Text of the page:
The secret sauce to the Orthodox way of life is that it is frequently so boring and often very tedious. The Sunday Liturgies are the same year after year. The Sunday Gospels are the same, season after season. We confess the same sins over and over again. There are only so many ways you can dress up lentils and beans fast after fast. Morning prayers. Mealtime prayers. Evening prayers. How many “begats” can Scripture have? It’s all so very, very tedious and uninteresting. This is a good thing. It is a very good thing.
The ancient Greeks distinguished human beings from the rest of the cosmos as having the capacity for articulation, having the capacity of language. But not merely the capacity for communication, because, broadly speaking, even some non-human animal species have some limited means of communication.
But human beings are able to communicate their own inner states and experiences such that other humans beings can both understand and can similarly articulate the same experiences. But finally, human beings do something else: they give names to the cosmos and that which moves and breathes, and even to give names to things that do not, strictly speaking, exist.
This is why, in our present society, so much power is given to naming. And when the civic agreement on which a society is bound together becomes tattered and frayed, the power of naming becomes distorted. While it purports to represent reality, in actual fact, it doesn’t matter whether the name has any basis in reality or fact. Where there is rumor and innuendo in a society in which shame is the cultural coin, all that matters is whether a name may take hold merely by repetition and tribal cohesion around such naming. If my tribe says that a member of our enemy tribe is evil, that coin is both valuable and powerful. If I wish to make exchange within the parameters of my tribe, I am bound to agree with, indeed, to believe in the naming. Even if I merely question the name, I risk the loss of my cultural purchasing ability, and perhaps exile.
Our culture focuses on self-discovery. From our youngest years we are inculcated in the pursuit of “finding out who we are.” In a psychological sense, we do, indeed, need a strong and healthy sense of Self, of a sense of being that is separate from and unique as compared to others. Failure to develop a healthy sense of self can lead to all sorts of personality disorders, including narcissism and codependency.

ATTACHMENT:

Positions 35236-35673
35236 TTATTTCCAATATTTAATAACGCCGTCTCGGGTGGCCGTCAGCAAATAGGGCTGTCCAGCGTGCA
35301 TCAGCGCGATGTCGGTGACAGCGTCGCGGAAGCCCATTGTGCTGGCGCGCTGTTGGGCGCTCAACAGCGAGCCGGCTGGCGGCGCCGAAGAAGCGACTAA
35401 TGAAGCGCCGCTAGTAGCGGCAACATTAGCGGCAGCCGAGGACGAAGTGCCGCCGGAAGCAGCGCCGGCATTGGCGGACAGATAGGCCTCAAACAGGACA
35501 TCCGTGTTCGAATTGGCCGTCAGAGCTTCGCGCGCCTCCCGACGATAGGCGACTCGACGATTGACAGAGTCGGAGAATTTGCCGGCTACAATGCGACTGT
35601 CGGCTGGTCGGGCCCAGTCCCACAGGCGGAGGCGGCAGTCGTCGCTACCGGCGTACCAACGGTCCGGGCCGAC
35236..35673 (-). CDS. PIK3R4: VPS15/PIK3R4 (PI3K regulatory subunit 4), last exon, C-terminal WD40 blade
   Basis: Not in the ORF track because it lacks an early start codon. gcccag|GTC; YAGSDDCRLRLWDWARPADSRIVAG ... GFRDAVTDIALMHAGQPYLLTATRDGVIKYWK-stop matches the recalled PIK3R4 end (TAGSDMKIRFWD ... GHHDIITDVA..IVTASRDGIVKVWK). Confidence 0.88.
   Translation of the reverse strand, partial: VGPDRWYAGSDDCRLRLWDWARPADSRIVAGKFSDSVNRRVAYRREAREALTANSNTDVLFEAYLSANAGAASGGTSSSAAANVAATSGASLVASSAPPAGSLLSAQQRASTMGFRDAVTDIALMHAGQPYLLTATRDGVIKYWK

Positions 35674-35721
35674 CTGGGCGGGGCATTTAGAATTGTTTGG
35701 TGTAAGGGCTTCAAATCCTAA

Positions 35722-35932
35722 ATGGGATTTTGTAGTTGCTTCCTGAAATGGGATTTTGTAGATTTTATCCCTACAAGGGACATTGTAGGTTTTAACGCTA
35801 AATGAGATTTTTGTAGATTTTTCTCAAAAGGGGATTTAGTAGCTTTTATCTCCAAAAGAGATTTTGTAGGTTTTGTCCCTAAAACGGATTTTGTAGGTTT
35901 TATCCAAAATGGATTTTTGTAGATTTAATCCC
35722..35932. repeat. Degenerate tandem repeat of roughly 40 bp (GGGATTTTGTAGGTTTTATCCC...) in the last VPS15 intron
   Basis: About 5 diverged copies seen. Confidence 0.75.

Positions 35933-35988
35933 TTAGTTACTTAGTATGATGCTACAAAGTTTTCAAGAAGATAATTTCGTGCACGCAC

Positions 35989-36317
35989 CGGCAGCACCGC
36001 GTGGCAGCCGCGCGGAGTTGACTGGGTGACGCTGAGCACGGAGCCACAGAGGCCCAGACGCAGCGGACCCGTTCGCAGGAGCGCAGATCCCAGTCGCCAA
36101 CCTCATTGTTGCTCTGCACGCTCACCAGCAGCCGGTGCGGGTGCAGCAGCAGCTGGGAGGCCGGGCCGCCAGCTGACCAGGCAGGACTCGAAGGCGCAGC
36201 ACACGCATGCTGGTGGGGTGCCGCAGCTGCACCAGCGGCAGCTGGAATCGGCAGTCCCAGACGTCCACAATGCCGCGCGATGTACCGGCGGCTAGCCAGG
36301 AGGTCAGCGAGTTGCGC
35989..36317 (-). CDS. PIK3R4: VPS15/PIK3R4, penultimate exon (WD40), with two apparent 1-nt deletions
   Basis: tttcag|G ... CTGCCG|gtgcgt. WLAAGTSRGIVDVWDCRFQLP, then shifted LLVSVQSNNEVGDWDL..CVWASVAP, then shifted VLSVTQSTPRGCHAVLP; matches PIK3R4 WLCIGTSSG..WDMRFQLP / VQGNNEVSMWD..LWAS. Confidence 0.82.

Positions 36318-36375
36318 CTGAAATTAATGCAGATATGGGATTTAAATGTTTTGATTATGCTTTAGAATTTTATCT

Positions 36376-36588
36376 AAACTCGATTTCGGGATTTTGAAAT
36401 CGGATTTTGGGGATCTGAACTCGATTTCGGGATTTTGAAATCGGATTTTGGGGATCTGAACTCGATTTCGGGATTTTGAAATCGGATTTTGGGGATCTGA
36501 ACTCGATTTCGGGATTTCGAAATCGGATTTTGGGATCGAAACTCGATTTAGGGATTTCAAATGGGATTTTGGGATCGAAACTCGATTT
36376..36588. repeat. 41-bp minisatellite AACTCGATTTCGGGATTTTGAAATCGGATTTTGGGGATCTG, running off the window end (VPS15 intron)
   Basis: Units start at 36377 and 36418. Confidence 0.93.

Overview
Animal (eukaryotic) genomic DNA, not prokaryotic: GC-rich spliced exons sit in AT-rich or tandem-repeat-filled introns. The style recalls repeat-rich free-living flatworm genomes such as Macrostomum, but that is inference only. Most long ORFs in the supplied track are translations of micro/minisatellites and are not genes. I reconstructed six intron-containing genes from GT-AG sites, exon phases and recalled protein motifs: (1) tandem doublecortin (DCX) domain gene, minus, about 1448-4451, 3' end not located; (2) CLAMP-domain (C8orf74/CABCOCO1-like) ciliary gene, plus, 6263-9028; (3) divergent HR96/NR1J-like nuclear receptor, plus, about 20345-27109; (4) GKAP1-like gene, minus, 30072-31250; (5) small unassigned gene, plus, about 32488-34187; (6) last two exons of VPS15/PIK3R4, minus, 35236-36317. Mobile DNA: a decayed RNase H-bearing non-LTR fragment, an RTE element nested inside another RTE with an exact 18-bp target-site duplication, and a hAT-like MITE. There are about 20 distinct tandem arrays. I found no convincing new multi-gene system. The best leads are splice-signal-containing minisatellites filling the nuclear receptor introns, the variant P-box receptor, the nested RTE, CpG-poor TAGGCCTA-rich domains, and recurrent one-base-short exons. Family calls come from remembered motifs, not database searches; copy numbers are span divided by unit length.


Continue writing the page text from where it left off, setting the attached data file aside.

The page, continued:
Modern citizens of Western democracies, children of the Enlightenment, profess to be devotees of the scientific method of observation, hypothesis, empirical and repeated processes to test hypotheses, followed by more observation, and leading, so it is affirmed, to a logical conclusion. And yet, conversely, these same devotees of the scientific method insist on one empirically falsifiable notion: that with enough knowledge, technological know-how, and the scientific method, human nature is perfectable. Coupled with this belief in the perfectibility of human nature, is its obverse twin: all of human history and society are progressing to ever-more enlightenment and perfectibility. Thankfully, the ancient Greeks, and with them, all of Christian tradition, did and do not hold to such empirically false dogmas.
The evidence that human nature is both imperfect and wholly imperfectible is all around us. Murders. Theft. Adultery. Greed. Let’s simply run through the list of seven deadly vices, or log on to social media. Better yet: read a Twitter feed.
One day, I will die. My life here will come to an end. I say that not to be morbid, but to state the obvious. Whatever I am doing in that final moment, wherever I am, when I die, I will leave my life in media res. The relationships I have cultivated will still be in motion. The consequences of the words and deeds I have said and done will still trail out behind me. All the work of my life, all the love I have given, will finally end incomplete. If I have any material goods to leave to my estate, they will dwindle away, parceled out here and there. My legacy, whatever it may be, will pass out of my hands. All that I have, all that I am, will end with much still left to do.
It has been understood for millennia that what makes humans unique above all creatures is our power of speech, that is to say, our ability to communicate. We certainly have the capacity for the most rudimentary forms of communication: “food,” “water,” “hungry,” “danger.” But we also have a unique capacity to speak of immaterial realities: “love,” “spirit,” “god,” “heaven.” In the preceding and most recent centuries, some have taken great pains to explain how alike we are to certain animal species. But one glorious and irrefutable example suffices to emphasize our uniqueness: we can communicate about things we cannot see, and about those things that are not strictly necessary for material survival. Monastics who never procreate can speak of the sublimities of divine love. Yeoman farmers who will never study Kant or Descartes may nonetheless speak of existential angst; which speech does nothing to plant or harvest the crops.
Indeed, it is particularly the most obvious inutility of certain aspects of human speech that make us most unique and make us most human. But perhaps such inutility is only obvious from a certain perspective. For the power of articulation is precisely the ability to grasp the abstract realities from concrete particulars. The observations of dozens of planting seasons yields the deduction of planetary motion. That is to say, the uniquely human power of speech is the necessary comprehension of the realities underlying the perceived world.